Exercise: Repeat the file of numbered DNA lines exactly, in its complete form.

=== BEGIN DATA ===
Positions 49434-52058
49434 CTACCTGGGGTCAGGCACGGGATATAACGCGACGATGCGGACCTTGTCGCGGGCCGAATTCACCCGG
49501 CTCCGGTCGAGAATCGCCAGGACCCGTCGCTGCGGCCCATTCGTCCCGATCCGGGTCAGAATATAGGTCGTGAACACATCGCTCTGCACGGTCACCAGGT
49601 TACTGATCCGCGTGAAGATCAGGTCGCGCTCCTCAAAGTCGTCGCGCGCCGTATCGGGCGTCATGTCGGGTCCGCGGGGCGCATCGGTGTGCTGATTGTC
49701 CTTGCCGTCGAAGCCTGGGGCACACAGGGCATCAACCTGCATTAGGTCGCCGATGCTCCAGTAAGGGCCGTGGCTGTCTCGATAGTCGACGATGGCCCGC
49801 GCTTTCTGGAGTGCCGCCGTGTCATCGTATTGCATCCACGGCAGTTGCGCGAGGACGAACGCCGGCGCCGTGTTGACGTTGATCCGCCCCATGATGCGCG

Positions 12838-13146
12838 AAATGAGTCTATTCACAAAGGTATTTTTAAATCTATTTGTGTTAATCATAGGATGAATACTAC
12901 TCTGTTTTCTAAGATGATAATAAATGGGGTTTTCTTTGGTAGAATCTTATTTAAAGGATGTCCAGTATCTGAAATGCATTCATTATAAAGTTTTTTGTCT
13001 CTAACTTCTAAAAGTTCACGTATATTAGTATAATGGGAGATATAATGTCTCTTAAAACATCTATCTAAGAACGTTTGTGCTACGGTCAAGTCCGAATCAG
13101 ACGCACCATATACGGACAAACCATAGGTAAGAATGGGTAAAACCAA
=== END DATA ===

Positions 49434-52058
49434 CTACCTGGGGTCAGGCACGGGATATAACGCGACGATGCGGACCTTGTCGCGGGCCGAATTCACCCGG
49501 CTCCGGTCGAGAATCGCCAGGACCCGTCGCTGCGGCCCATTCGTCCCGATCCGGGTCAGAATATAGGTCGTGAACACATCGCTCTGCACGGTCACCAGGT
49601 TACTGATCCGCGTGAAGATCAGGTCGCGCTCCTCAAAGTCGTCGCGCGCCGTATCGGGCGTCATGTCGGGTCCGCGGGGCGCATCGGTGTGCTGATTGTC
49701 CTTGCCGTCGAAGCCTGGGGCACACAGGGCATCAACCTGCATTAGGTCGCCGATGCTCCAGTAAGGGCCGTGGCTGTCTCGATAGTCGACGATGGCCCGC
49801 GCTTTCTGGAGTGCCGCCGTGTCATCGTATTGCATCCACGGCAGTTGCGCGAGGACGAACGCCGGCGCCGTGTTGACGTTGATCCGCCCCATGATGCGCG

Positions 12838-13146
12838 AAATGAGTCTATTCACAAAGGTATTTTTAAATCTATTTGTGTTAATCATAGGATGAATACTAC
12901 TCTGTTTTCTAAGATGATAATAAATGGGGTTTTCTTTGGTAGAATCTTATTTAAAGGATGTCCAGTATCTGAAATGCATTCATTATAAAGTTTTTTGTCT
13001 CTAACTTCTAAAAGTTCACGTATATTAGTATAATGGGAGATATAATGTCTCTTAAAACATCTATCTAAGAACGTTTGTGCTACGGTCAAGTCCGAATCAG
13101 ACGCACCATATACGGACAAACCATAGGTAAGAATGGGTAAAACCAA